Original and critical essays by leading scholars on the question of the human in the philosophy of Martin Heidegger.
The human being stands at the center of the humanities and social sciences. In an age that some have dubbed the Anthropocene, this book addresses Heidegger's conception of the human being and its role in the world. Contributors discuss how Heidegger envisages and interprets the human being and what we can learn from his thought. Pluralistic in outlook, this volume covers a broad range of divergent views on Heidegger and his complex conception of the human. A short introductory chapter orients the reader to the significance of the question of the human in Heidegger's works, its topicality, and its relevance for interpreting Heidegger's oeuvre. Chapters are divided into three thematic groups: anthropology and philosophy; human being, otherness, and world; and life, identity, and finitude. This organization facilitates discussions of the systematic interconnection between Heidegger's philosophy and his critical thoughts on anthropology and humanism, as well as his relation to contemporary philosophers and their views on the subject. Various problems in Heidegger's concept of the human are addressed, and moral dimensions and practical imperatives implicit in Heidegger explored in discussions about intersectionality and oppression, the frailty of the human, and the embeddedness of the human being in nature, society, and history.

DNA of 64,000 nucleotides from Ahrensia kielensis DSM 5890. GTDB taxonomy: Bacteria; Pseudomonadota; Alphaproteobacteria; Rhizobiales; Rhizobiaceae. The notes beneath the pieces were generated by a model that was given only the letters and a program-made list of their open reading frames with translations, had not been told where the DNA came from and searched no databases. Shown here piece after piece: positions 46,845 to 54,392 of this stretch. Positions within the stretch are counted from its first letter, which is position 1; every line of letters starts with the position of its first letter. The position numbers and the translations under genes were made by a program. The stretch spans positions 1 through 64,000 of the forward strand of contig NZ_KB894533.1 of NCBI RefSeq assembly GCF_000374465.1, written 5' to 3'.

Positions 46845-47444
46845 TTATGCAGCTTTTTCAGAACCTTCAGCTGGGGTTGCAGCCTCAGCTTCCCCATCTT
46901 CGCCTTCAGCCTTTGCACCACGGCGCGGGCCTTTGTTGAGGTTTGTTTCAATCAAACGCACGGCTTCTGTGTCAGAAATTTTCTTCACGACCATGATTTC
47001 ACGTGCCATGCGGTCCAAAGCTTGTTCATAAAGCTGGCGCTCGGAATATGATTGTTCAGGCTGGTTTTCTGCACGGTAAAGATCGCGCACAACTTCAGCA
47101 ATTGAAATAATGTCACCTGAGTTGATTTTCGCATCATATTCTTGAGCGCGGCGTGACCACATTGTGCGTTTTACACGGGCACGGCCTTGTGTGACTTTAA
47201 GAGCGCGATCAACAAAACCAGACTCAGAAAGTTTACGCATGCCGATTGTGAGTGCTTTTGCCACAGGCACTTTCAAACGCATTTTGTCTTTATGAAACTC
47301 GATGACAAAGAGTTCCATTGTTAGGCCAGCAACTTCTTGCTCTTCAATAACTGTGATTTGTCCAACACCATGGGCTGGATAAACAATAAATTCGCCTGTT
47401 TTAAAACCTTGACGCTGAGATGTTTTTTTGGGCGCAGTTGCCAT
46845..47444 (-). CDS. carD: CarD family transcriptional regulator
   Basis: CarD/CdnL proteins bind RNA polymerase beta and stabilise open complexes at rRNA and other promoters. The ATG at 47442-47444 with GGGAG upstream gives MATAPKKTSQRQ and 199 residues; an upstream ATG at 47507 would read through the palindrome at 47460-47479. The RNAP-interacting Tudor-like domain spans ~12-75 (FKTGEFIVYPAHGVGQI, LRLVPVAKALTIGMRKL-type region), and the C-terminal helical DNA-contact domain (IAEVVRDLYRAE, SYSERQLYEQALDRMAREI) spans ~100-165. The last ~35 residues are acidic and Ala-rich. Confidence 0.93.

Ingo Farin is an independent researcher. He is the coeditor (with Michael Bowler) of Hermeneutical Heidegger and coeditor (with Jeff Malpas) of Reading Heidegger's Black Notebooks 1931–1941. Jeff Malpas is Emeritus Distinguished Professor of Philosophy at the University of Tasmania in Australia. He is the author of Rethinking Dwelling: Heidegger, Place, Architecture and coauthor (with Kenneth White) of The Fundamental Field: Thought, Poetics, World.
"Human nature and the human condition are burning topics at a time when human beings are transforming the planet and themselves, while naive anthropocentrism seems ever less viable. At this juncture, Heidegger's reflections on humanism and on the relation between being and humans are particularly worthy of questioning. The diverse essays in this collection rise to the challenge and consistently provide food for thought." — Richard Polt, author of Time and Trauma: Thinking Through Heidegger in the Thirties